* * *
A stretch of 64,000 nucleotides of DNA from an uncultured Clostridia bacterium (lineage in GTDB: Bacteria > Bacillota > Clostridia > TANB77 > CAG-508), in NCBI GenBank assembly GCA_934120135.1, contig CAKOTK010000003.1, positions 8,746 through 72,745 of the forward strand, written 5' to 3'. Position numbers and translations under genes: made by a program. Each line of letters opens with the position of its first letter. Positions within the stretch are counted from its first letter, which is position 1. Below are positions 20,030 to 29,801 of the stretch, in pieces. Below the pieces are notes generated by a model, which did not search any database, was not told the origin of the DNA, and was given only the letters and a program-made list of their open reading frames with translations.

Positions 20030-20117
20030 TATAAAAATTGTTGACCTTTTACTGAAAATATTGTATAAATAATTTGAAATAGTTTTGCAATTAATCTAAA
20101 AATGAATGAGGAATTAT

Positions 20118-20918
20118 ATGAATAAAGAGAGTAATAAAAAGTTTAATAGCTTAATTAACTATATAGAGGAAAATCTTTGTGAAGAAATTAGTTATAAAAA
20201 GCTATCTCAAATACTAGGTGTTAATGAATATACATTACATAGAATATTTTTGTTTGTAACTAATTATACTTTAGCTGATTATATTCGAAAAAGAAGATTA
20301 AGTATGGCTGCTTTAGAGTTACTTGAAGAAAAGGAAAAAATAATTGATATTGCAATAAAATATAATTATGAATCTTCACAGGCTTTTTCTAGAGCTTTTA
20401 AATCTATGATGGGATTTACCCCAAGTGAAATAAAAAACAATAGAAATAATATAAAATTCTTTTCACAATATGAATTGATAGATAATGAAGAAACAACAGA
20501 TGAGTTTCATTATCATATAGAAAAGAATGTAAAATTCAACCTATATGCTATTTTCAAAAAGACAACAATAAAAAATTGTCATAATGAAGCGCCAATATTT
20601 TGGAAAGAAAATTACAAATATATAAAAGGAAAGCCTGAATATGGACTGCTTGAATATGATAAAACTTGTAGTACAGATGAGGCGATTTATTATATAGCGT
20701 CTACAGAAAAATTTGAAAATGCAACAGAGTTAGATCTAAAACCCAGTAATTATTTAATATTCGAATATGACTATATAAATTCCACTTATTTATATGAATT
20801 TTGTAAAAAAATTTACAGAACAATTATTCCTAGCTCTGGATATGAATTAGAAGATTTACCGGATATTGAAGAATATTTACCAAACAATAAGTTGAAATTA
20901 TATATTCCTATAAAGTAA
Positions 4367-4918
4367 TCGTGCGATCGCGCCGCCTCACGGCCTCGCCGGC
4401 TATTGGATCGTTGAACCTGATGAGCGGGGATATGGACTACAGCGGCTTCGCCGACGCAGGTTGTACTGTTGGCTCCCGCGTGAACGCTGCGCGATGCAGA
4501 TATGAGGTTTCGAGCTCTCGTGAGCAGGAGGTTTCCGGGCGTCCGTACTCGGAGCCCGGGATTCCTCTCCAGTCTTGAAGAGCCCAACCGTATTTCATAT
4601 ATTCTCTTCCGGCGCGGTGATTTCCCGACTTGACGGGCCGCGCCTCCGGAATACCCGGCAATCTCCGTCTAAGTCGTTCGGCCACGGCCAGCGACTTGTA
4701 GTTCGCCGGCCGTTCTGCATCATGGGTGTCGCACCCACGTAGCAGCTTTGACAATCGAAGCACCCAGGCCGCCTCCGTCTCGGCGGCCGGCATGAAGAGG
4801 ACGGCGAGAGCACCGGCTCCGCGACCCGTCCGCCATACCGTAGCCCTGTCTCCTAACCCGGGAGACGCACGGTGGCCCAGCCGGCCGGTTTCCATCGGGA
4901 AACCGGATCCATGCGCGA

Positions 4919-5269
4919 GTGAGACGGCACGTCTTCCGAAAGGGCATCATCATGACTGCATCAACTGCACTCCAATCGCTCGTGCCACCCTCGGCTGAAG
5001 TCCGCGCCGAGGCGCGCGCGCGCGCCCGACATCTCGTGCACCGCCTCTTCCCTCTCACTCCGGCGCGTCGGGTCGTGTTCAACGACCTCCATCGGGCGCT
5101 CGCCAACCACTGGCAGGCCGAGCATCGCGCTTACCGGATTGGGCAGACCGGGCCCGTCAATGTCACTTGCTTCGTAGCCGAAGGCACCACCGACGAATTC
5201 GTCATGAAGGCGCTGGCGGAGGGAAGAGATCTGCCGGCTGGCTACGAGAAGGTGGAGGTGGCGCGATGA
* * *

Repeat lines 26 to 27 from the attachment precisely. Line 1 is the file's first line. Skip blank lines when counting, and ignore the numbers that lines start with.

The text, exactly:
5101 CGCCAACCACTGGCAGGCCGAGCATCGCGCTTACCGGATTGGGCAGACCGGGCCCGTCAATGTCACTTGCTTCGTAGCCGAAGGCACCACCGACGAATTC
5201 GTCATGAAGGCGCTGGCGGAGGGAAGAGATCTGCCGGCTGGCTACGAGAAGGTGGAGGTGGCGCGATGA